Under Stoplights & Sun

by | Dec 1, 2014 | Blog, My Poems


                                 What have I learned of compassion? Unharmed,

it releases itself as a seatbelt & a bottle of Coke

in the morning. Baby strapped down

in the backseat, head lolling inside

an oversized winter hat. My daughter was a scene

of silver bird-quest under my skin, the starving ribs, until

until—finally—the release & she came like a small

uproar, the deep incision & multiplied limbs. All that salt

& brie. Now I see her dreaming, suckling like wine,

the thin limbs filling & the always-wet lips, the let’s-learn-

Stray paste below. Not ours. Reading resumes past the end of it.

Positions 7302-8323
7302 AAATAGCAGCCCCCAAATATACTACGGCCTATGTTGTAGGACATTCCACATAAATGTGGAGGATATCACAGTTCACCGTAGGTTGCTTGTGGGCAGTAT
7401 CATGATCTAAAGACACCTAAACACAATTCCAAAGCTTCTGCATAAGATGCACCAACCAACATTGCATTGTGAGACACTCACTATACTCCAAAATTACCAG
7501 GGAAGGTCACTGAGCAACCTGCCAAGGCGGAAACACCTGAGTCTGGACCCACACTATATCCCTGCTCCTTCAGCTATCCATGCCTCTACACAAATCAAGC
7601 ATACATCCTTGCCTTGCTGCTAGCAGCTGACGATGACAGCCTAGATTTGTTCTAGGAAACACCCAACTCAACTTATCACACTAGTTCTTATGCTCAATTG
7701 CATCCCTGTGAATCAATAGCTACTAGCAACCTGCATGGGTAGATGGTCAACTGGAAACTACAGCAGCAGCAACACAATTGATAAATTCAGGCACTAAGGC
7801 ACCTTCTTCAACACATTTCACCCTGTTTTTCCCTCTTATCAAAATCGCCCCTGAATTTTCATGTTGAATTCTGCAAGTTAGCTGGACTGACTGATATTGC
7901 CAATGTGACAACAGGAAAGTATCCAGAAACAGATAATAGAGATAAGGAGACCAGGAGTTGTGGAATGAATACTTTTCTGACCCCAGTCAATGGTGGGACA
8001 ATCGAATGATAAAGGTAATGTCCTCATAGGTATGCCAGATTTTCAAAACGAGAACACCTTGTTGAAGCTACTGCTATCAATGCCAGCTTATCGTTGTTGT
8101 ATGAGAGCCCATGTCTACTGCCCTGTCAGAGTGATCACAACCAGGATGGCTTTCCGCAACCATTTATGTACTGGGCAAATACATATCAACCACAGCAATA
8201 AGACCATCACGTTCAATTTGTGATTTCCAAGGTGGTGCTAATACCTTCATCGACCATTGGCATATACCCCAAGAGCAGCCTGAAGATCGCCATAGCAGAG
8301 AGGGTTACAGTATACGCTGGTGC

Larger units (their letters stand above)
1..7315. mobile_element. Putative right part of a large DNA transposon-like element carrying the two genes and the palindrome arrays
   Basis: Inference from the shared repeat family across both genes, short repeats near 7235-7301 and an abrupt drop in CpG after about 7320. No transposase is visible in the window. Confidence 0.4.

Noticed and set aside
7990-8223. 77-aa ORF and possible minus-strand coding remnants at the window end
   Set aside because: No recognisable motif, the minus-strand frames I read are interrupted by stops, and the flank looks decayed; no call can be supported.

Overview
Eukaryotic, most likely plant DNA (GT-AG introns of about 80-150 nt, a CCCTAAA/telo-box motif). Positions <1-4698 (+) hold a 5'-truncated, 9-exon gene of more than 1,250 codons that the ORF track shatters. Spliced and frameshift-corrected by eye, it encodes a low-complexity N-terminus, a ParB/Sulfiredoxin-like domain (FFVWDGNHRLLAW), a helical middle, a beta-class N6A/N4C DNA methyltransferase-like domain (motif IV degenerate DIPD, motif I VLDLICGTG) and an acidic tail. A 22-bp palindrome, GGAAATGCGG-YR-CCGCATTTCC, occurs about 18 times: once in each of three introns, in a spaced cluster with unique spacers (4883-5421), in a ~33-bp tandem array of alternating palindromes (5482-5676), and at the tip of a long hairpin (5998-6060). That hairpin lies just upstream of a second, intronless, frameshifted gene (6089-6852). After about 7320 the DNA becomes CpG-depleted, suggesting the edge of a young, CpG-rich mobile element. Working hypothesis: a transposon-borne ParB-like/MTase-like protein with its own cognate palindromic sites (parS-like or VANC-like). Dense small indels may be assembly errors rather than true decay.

about-tears-let’s-learn-about-anything-about-pain green

eyes. Like mother, like daughter, the trim of blue. Like the ocean

we are love, we are sleep, we are these two

repeating souls, heartbeat on the monitor screen,

printed scales. She stole my body for nine months

the way someone did years ago—but gently & persistently,

the sweetest survival sounds, birdsong & a stray hat

under summer trees as I bloomed outward like an inflating

mattress, a portable whale under a sky of seagulls.